Amoy Street Boon Kee Prawn Noodles
7 Keppel Road
PSA Tanjong Pagar Complex
Mon to Fri: 8 am to 2 pm

Saturday, March 21, 2009

Kuishin Bo

C says:

What is it with atetoomuch and bad buffets this weekend?!

A’s friend KH suggested Kuishin Bo at Great World City for dinner tonight. We were told that it’s a member of the En chain, so we assumed that it would be similar to En’s fabulous shabu shabu buffet. Little did we know that (a) it’s part of the Kuriya group, not the En group, and (b) it was a generic Japanese buffet, with a wide range of offerings but lacklustre versions thereof.

On weekends the price is an astounding $43.90++ for dinner, which came up to about $50 per person! This was a huge rip off – there’s no way what we ate was remotely worth $50.

I need to go to En soon – I need to have a good quality yet good value buffet to restore my faith that you can have buffets without skimping on the quality of your offerings.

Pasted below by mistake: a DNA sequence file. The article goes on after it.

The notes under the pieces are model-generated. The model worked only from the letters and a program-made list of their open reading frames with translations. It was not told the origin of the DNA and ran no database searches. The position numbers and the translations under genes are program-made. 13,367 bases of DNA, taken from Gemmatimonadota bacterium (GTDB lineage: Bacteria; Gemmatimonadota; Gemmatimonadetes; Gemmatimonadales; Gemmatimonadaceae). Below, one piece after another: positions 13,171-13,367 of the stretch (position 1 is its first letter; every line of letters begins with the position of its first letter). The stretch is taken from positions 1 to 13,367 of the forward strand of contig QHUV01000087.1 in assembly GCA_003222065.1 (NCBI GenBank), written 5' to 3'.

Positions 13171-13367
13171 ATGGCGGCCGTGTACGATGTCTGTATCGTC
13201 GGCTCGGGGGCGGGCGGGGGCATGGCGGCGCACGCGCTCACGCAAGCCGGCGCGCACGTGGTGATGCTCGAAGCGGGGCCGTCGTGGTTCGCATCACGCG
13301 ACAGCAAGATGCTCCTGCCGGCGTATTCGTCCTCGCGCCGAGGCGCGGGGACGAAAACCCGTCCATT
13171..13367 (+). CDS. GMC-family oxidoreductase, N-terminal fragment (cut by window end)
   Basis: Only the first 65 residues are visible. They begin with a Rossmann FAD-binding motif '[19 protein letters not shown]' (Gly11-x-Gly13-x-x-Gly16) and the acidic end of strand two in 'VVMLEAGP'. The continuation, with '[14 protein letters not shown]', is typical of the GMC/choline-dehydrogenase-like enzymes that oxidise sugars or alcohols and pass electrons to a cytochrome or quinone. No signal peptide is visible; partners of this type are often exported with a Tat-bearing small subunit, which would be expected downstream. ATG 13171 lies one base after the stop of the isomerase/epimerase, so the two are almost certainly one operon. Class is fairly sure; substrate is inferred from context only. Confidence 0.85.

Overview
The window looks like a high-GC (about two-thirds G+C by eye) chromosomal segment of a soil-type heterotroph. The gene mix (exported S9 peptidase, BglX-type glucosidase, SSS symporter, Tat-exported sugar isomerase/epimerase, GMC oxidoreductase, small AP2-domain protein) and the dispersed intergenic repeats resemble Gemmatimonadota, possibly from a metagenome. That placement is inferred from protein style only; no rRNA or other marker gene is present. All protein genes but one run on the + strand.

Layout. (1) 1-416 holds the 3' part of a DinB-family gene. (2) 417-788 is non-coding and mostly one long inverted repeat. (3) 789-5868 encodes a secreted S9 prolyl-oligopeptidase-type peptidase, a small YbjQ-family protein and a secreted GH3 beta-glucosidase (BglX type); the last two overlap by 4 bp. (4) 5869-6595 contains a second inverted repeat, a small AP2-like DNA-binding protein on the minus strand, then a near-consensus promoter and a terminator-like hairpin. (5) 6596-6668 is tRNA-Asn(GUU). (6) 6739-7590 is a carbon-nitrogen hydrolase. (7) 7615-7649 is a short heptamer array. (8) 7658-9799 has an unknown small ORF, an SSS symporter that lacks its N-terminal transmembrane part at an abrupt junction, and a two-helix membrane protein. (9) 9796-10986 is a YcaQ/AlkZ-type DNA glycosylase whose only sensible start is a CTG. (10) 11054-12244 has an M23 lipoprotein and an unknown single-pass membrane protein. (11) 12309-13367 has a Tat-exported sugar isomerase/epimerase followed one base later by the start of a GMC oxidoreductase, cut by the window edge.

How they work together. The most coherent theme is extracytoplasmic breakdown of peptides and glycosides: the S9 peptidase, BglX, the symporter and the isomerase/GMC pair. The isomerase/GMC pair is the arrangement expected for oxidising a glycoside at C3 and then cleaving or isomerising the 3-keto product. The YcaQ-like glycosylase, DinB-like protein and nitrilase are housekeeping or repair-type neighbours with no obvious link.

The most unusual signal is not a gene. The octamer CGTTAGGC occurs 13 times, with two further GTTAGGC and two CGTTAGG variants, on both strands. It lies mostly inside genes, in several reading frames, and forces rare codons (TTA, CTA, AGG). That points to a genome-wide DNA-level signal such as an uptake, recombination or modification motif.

A says:

The sushi and sashimi aren’t bad by mass production standards. And there’s soft serve ice cream and a decent chocolate mousse for dessert. Having said that, this is in no way worth $50 unless you really, really eat like a kilo of sashimi. Not recommended.

Friday, March 20, 2009


C says:

My aunt gave us a dining voucher at Persimmon as an ang pow for Chinese New Year. My brother tried it before I had a chance to and highly recommended it, so on that basis I suggested it to L when she wanted ideas for her team dinner. Her feedback was lukewarm, so we decided to use up our voucher and try it for ourselves on Friday night.

Argh. My sincere apologies to L. This is the last time I recommend a place without atetoomuch’s stamp of approval first. Granted, it’s pretty good value, but the quality... well, let’s just say you get what you pay for.